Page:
It is bad Illinois has the nation’s worst pension crisis, but state politicians have made it worse by using risky debt to delay the day of reckoning, and done so to the point that Illinois now owes 30% of the nation’s pension obligation bonds.
Pension obligation bonds are a form of debt used by state or local governments to fund their pension deficits. Illinois holds $21.6 billion of the nation’s $72 billion pension obligation bond debt.
The theory behind the bonds is that if a pension system can borrow money at a lower rate by selling bonds and earn a higher percentage from investing those funds, then it has realized a net gain using them. The issue is the gamble rarely works out that way, as the Government Finance Officers’ Association points out. Pension obligation bonds place taxpayer money at risk and often leave governments saddled with more debt rather than less. They often do not achieve a high enough return to justify their use.
Illinois’ five statewide retirement systems hold $144 billion in debt, according to official state reporting based on optimistic investment estimates. But Moody’s Investors Service says the true debt is $317 billion, which it calculates using more accurate methods common in the private sector.
Less well known is the nearly $75 billion of pension debt held by local governments in Illinois, which is the primary reason for Illinois’ second-highest in the nation property taxes. Combined with the state’s pension debt, politicians who mismanaged the pension system dug a $219 billion hole.
In Danville, the average household owns nearly $40,000 in state and local pension debt, with over $10,000 of that debt stemming from local systems for police, firefighters and municipal workers. To pay off that pension debt, a Danville household would have to give up 110% of an entire year’s $36,172 median annual income.
Because the state systemically underestimates its pension debt, it also underestimates the taxpayer contributions necessary to keep the debt from growing each year. During the past decade, officially-reported growth in pension debt outpaced the state’s initial projections by $24 billion. Growth in annual taxpayer contributions exceeded state estimates by about 15% per year on average, causing taxpayers to contribute $7.6 billion more than projected during the decade. Still, that extra money has not slowed a mushrooming pension debt. The state’s regular upward revisions demonstrate Moody’s method, which is more in line with private sector standards, is more accurate.
Because employee contributions to the pension funds and benefits paid out are both fixed by state law, taxpayers must make up for any shortfall caused when investment returns miss rosy targets. For example, the largest of Illinois’ five state pension systems, the Teachers’ Retirement System, reported a 0.52% return on investment in fiscal year 2020, which included the first four months of the COVID-19 pandemic. That was far short of the TRS’s 7% return target and helped grow the debt.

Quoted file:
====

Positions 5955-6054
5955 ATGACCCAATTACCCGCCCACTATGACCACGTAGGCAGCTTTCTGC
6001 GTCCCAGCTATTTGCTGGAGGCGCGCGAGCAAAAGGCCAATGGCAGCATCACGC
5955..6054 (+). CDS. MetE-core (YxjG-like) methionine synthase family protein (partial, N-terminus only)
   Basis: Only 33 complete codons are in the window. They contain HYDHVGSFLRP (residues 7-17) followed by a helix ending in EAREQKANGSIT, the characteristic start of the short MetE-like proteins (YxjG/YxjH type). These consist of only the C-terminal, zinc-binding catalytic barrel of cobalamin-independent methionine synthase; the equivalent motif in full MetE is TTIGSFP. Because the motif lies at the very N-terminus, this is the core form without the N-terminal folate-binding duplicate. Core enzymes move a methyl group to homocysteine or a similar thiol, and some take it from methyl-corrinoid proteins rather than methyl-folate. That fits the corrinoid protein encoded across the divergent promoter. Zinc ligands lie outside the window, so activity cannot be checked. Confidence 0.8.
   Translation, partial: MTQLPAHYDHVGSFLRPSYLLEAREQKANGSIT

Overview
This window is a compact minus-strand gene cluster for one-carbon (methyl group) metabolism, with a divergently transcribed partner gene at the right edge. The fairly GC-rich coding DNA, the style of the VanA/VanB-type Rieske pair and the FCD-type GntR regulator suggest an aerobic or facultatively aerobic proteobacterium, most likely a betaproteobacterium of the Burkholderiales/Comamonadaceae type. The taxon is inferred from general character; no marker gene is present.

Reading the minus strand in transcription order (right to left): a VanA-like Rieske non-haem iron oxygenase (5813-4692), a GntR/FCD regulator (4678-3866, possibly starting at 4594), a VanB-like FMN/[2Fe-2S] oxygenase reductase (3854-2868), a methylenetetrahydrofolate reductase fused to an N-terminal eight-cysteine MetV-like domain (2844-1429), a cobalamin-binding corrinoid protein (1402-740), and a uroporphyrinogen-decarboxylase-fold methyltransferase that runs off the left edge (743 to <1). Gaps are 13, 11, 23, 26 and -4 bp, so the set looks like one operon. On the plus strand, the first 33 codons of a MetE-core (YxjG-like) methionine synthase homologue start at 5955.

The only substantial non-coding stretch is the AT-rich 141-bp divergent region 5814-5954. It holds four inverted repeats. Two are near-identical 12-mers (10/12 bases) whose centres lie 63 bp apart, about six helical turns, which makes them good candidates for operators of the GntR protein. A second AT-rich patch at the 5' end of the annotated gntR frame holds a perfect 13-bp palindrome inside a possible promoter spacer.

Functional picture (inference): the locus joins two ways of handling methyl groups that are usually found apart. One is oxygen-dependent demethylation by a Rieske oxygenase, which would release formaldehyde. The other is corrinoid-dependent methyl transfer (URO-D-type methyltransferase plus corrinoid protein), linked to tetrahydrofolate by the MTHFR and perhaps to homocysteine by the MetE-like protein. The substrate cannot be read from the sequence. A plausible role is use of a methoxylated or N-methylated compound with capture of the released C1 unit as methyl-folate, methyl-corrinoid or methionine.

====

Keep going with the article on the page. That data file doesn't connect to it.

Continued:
Pension costs are already eating away at Illinois government services. The ballooning costs caused a nearly one-third cut since 2000 in core services such as child protection, state police, mental health and college money for low-income students.
Pension contributions accounted for less than 4% of Illinois’ general funds budget from 1990 through 1997 but have grown to consume 28.5% of the budget. Still, the pension debt has mushroomed to $144.4 billion by the state’s estimates, which more realistically was at an all-time high of $261 billion at the end of fiscal year 2020 according to Moody’s Investors Service calculations using more realistic assumptions. In any case, public pension debt is eating a larger chunk of Illinois’ gross domestic product than anywhere else.
Because of a pension sweetener for politicians that Madigan helped create, the former speaker’s pension will spike more than $66,000 the year after his first full year of retirement, then grow 3% each year thereafter.
Former Illinois House Speaker Michael J. Madigan will start receiving $7,100 in monthly pension benefits starting in March, but just more than a year later his benefits jump 78% to $12,600 per month.
Pension debt increased $7.1 billion to $144.4 billion in fiscal year 2020, according to the Commission on Government Forecasting and Accountability, or COGFA, the fiscal analysis unit for the General Assembly. The total cost of that debt burden to taxpayers in fiscal year 2022 will be nearly $11.6 billion, including:
$9.4 billion in direct contributions from general revenue sources
$1.1 billion in “other state funds”
$797.9 million in debt service costs on previously issued pension obligation bonds
Pensions will consume 28.5% of the budget. That is based on $38.5 billion in expected general revenue for fiscal year 2022, adding in that $1.1 billion from “other state funds” – which would go to critical programs were it not being used for pension debt.